Secondary school with no library(63 Posts)
Visited a secondary school yesterday and asked to see the library. The lovely sixth former showing us round didn't know where it was. I wondered if it was a language issue (he was Russian) even though his English was perfect. I asked a teacher who said that they didn't have a library but were building a 'learning resource centre' that would have computers and ipads but no books. He justified it by saying that these days university libraries are moving away from having books as everything is available on line.
I was rather and at this. It is the fourth senior school we've visited and the first without a library. All the other schools had at least one library and some also had small libraries in the boarding houses. I'm not sure what to make of a school without a library. I appreciate that technology is important and I love my Kindle for fiction but I still prefer to read proper non-fiction books, actual real books rather than on line. Am I just old or do others think it is a bit odd?
dd would strike this school off her shortlist .
Dd loves borrowing books from the public library & the school library. She has done so since primary.
We considered a kindle but they don't support e book lending & we felt an e book reader was far more restricting & expensive than being able to borrow actual books
Saying that my own secondary school didn't have a library we could borrow from (though it didn't have a 6th form) the library was just where the English dept kept their textbooks.
I couldn't do it. I couldn't sent a child to an educational establishment without a library. I know that makes me sound like some sort of weird Luddite, but I don't care. A library is a library. A thing of books. A quiet place. A place where you read. A learning resource centre is something else. Not everything is available online. It's not just a room full of books. They're Philistines.
In the workplace, yes, most things are online (if you can afford the subscriptions). But a lack of a library with, you know, fiction and stuff would just make me think the school does not value literature and the general art pof being able to sit down and read something for fun as oppose to for a school project.
We had a proper library at school. With fiction that you could borrow. It was the best part of the school.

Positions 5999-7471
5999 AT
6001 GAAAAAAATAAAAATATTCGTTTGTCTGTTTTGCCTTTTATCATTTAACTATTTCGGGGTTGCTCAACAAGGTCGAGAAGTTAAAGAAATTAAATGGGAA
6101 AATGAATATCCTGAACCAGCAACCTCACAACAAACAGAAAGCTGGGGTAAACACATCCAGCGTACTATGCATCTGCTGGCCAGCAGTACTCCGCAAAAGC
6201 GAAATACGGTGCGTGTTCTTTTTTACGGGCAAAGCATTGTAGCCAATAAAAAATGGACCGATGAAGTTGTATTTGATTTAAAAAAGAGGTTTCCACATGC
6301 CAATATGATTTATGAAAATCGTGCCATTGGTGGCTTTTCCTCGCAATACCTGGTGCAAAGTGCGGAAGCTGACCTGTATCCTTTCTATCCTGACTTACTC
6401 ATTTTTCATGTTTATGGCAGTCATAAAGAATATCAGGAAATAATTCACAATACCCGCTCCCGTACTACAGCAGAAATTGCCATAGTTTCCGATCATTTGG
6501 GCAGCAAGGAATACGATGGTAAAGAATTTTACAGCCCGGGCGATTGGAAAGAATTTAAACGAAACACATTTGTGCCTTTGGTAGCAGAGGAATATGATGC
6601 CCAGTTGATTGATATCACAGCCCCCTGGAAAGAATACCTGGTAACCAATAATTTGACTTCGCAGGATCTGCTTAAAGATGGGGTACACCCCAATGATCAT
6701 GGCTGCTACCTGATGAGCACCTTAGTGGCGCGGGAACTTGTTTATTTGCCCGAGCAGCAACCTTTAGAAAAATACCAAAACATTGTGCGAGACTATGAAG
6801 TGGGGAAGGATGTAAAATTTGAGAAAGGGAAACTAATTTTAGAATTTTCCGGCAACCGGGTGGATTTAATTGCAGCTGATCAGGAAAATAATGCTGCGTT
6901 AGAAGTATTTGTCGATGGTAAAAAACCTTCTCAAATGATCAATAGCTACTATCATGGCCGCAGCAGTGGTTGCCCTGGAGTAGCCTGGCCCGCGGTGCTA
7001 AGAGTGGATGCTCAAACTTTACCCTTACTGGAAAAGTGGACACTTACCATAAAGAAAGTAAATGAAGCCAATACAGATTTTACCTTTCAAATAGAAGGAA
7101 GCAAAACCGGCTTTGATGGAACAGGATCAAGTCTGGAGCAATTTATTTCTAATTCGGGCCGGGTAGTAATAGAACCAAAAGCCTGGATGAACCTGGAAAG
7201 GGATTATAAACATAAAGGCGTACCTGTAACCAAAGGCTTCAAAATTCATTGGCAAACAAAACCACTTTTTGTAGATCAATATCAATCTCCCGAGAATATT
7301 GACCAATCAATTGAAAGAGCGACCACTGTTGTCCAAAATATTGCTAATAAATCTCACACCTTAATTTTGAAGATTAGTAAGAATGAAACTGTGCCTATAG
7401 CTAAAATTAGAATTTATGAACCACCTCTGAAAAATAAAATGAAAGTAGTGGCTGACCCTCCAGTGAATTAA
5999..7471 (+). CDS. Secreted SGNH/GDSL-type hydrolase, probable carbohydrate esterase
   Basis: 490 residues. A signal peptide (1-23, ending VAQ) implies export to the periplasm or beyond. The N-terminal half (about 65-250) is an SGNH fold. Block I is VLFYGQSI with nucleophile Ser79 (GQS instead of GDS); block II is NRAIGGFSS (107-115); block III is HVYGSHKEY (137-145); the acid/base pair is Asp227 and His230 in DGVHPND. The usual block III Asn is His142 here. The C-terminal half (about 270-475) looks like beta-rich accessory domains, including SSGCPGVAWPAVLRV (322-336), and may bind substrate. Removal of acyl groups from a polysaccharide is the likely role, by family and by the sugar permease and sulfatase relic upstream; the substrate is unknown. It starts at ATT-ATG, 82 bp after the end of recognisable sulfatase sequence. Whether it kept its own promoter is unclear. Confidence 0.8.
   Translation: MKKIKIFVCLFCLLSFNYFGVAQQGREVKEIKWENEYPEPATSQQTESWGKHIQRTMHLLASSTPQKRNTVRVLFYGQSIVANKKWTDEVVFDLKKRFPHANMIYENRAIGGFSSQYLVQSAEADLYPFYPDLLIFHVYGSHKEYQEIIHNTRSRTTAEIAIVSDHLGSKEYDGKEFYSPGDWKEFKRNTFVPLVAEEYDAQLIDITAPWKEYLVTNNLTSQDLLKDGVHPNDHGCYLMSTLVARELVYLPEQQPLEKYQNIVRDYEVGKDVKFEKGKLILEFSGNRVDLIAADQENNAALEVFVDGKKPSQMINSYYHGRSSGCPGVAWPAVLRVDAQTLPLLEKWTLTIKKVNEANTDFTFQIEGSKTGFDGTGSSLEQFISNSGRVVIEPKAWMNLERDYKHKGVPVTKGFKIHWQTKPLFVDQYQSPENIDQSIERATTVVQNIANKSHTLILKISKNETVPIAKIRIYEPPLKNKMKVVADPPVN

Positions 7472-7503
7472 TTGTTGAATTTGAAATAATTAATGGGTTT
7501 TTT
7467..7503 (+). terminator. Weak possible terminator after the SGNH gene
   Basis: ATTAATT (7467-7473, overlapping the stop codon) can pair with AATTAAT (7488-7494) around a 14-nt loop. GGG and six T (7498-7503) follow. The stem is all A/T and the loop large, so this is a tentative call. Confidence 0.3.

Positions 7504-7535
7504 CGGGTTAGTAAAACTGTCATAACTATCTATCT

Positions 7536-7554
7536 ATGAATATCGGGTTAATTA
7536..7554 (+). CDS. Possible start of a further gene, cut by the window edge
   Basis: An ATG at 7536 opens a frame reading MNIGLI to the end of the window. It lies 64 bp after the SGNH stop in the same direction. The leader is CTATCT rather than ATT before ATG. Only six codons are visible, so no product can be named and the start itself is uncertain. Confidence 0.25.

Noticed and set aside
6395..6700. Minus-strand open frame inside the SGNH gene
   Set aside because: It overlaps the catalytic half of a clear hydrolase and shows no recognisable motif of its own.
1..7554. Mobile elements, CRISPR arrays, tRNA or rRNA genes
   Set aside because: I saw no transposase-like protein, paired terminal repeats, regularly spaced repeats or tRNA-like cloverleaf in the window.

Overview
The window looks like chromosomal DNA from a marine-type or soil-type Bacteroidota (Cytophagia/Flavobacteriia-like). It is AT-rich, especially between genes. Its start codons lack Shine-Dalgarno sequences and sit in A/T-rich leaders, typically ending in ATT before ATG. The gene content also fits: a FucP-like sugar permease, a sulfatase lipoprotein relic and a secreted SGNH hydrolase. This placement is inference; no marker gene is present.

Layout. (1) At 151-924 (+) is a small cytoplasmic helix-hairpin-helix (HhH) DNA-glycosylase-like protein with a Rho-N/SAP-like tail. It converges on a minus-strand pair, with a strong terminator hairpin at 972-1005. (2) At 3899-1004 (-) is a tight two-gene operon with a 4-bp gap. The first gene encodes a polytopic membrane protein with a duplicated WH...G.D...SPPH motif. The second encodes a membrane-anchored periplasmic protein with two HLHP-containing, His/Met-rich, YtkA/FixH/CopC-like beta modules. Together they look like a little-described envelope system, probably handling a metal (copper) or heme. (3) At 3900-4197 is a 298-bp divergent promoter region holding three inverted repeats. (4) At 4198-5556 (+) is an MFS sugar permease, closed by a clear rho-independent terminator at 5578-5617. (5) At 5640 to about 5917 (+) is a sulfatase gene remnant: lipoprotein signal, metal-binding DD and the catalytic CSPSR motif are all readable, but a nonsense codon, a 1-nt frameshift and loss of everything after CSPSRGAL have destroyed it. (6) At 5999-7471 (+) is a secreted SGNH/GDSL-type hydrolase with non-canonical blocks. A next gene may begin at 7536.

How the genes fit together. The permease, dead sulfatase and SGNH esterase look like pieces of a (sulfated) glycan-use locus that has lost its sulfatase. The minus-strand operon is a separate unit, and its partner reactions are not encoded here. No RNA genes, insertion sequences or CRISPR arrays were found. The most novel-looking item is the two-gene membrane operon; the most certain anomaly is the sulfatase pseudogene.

E readers are rubbish for 'serious' reading. It's impossible to flick back to maps or graphs or illustrations. And flicking from one screen to another on a pc is almost as annoying. I NEED to be able to stick post-it notes on pages etc!
No library?! DS has just started Yr7 and spends hours in the library, he borrows books, he reads factual magazines, he does homework...
IMO A library is as necessary as a gym!
I have a kindle keyboard and ds has a kindle touch. Ds gets books out of the library both fiction and non-fiction whereas I will only get non-fiction books. I love my kindle as I commute to work by train and it is light to carry. I can also download books when I feel like it.
I was truly gobsmacked at the thought of a school with no library and this was a school that charges nearly £30,000 a year for full boarding.
Ds is in year 5 and spends lots of his break times helping in the school library and seems to spend as much time as he can in there. In the summer holidays he spent a couple of days helping out in our local library having gone in there and asked if there was anything he could do!
There's no way on Earth I would consider sending my child to a school without a library. 'Learning resource centre'? Fgs.
Name and shame, bisjo, name and shame, please
It was Shiplake. I thought it seemed like a lovely, caring school with lots to offer. The teacher I spoke to said they still had textbooks but really gave me the impression that I was incredibly old-fashioned to be expecting a real library.
Our state comp has an LRC, not a library, with seemingly few books in. Many universities also call them LRCs now, but I agree. I would hate to send my child somewhere with no library - our state primary doesn't have one, and the local one is pitiful- but we may well have no choice.